The Story of the Handsome Guy Bandit Was Made for Hollywood*

The blood was starting to pool on the floor, forming interesting little patterns. To Steven Ray Milam, lying between his bunk and his locker, they looked like mesas, rising from the concrete as the blood began to clot.

I'm still alive, Milam realized, opening his eyes and watching his cell swim hazily into focus. I need to get those razors off the sink.

He thought slashing the veins in his neck and arm would've done the job. Blood had shot three feet into the air when he sliced them near the crook of his elbow, spraying the wall. He'd even pumped his arm, trying to make the blood drain more quickly. But he was still here.

There was little else in the cell — just the bunk, the toilet, the sink, his locker and a table bolted to the wall. He'd set a note on the table earlier that day, with instructions that it be forwarded to a U.S. Attorney, an FBI agent, his lawyer and his wife.

"In the event of my death, please contact my wife Jamie," the note began. "Please instruct her that my wishes are that she cremate my body and equally divide my ashes between her and my son, my two favorite people in this world. ... Please forward remaining commissary funds and property to my wife to help defer the cost of cremation."

Always mindful of prison rules, he added a P.S.: "Please take any costs for copying or mailing said copies from my commissary account."

He also added instructions for his lawyer: "Upon my death, please have all warrants, complaints, indictments, proceedings, etc., both federal and state lodged against me to be vacated. Furthermore, since I have not been convicted of any crimes, have all property currently seized by the FBI both directly and indirectly be released to the custody of my wife, Jamie Milam. Review what happened in the Kenneth Lay Enron trial. ... Please have Jamie and Brendon Milam auction off the mask and split the proceedings. Furthermore, help them secure a book or movie deal ..."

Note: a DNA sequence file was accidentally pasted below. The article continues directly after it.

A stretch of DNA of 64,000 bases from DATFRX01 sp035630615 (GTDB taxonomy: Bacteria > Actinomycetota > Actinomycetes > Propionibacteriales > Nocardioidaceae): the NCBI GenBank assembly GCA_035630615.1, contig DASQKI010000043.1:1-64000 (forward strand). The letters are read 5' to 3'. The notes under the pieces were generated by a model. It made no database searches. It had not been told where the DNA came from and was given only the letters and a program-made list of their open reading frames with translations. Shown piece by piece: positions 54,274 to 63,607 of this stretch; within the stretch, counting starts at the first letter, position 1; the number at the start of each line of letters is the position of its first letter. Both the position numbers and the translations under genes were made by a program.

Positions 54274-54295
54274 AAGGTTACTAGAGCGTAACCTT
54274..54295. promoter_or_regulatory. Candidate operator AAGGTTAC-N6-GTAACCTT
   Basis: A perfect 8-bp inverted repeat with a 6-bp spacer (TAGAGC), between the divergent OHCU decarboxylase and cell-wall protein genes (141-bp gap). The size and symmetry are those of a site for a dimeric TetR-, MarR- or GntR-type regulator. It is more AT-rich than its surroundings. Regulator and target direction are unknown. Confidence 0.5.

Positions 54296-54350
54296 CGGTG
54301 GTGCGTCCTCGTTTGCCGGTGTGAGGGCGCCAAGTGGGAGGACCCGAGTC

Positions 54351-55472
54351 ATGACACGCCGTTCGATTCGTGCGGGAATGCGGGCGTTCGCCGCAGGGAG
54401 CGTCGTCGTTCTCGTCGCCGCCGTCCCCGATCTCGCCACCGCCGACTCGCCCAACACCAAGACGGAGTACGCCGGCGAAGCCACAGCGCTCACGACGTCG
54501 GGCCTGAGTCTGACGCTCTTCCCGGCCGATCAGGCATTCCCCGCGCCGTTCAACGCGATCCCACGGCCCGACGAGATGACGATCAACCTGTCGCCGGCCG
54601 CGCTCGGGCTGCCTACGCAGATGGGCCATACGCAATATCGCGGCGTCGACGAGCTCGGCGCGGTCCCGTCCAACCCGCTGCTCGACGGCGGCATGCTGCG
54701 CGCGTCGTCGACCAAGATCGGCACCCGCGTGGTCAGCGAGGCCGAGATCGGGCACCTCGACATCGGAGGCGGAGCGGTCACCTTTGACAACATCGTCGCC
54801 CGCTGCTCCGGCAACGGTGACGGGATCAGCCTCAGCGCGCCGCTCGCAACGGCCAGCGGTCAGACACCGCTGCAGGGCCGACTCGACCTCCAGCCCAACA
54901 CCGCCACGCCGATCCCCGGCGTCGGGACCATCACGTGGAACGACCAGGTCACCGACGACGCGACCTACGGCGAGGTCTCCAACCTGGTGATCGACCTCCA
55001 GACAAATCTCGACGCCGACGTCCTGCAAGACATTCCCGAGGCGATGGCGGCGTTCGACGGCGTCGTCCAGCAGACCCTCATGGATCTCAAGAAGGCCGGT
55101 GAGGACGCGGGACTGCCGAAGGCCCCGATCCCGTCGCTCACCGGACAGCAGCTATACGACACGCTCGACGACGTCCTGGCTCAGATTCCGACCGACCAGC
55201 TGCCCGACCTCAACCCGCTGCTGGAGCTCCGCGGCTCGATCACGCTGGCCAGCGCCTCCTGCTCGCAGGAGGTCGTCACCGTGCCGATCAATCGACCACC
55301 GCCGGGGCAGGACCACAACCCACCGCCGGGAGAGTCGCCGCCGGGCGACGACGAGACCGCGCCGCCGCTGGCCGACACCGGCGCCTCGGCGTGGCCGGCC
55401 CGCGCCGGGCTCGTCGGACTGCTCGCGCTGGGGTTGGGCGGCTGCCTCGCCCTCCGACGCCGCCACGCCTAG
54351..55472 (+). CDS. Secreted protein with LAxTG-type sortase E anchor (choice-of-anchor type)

Now, the razors. He had to get to them, to finish what he'd started. He remembers lifting his head from the pillow he'd laid on the floor, trying to stand. But the blood was sticking him down, forming a seal as it hardened. He finally broke free and staggered to his feet, only to immediately crash down again.

He hit the toilet, breaking the porcelain, and rolled toward the door of his cell. Milam realized suddenly that he could no longer see. An inmate doing laps in the hallway peered in through the tiny window to the cell. Then he screamed.

A jail counselor came running. He threw open the door and waded into the blood, not pausing to put on gloves. He knelt beside Milam.

"Do you want to live?" he asked.

Milam found, to his surprise, that he did.

"Yes," he managed to say, before the blackness rolled in again.

The Handsome Bandit's origin story, at least as Milam recalls it, has the precise look of a big-budget action movie. It was the winter of 2005, he says, and three or four guys were shooting the shit one night at the bar of Shuck N Jive, a Cajun joint in North Dallas where Milam's then-girlfriend, Alli, was a manager. The news came on. Something about a bank robbery.

"I've always wanted to do that," one guy said. Agreement all around. A few hours later, there they were, robbing a bank.

No drugs were involved in this abrupt decision, Milam says, and there was no pressing financial need. They robbed "a few" banks, he says — how many he can't quite recall — with no particular system and no special plans for the money. They used it, he says, mainly for stays at the Four Seasons and shopping trips to impress women.

"He's embellishing," Alli counters. "I think there was only one person who had a clue what he was doing. It was not a group. I'm positive of that."

Milam and Alli were in the midst of a whirlwind romance. He'd been hanging around the restaurant for weeks, angling for a date. Eventually she relented. A few weeks later a friend of Milam's told her, "Boy, you really aced it."

She had no idea what he meant.

"Steve's a millionaire," the friend explained. Milam had recently sold his pool-cleaning chemical company for something like $37 million.

Alli didn't much care about money, but Milam could be lavish with it. For her birthday he rented a limo for a night on the town. And after just two months of dating, he took her to see a huge diamond. He said he was buying it as an "investment," but as they stood there with the jeweler, he suddenly blurted out, "Actually, this is going to be for you."

KEEP THE DALLAS OBSERVER FREE... Since we started the Dallas Observer, it has been defined as the free, independent voice of Dallas, and we'd like to keep it that way. With local media under siege, it's more important than ever for us to rally support behind funding our local journalism. You can help by participating in our "I Support" program, allowing us to keep offering readers access to our incisive coverage of local news, food and culture with no paywalls.
Anna Merlan
Contact: Anna Merlan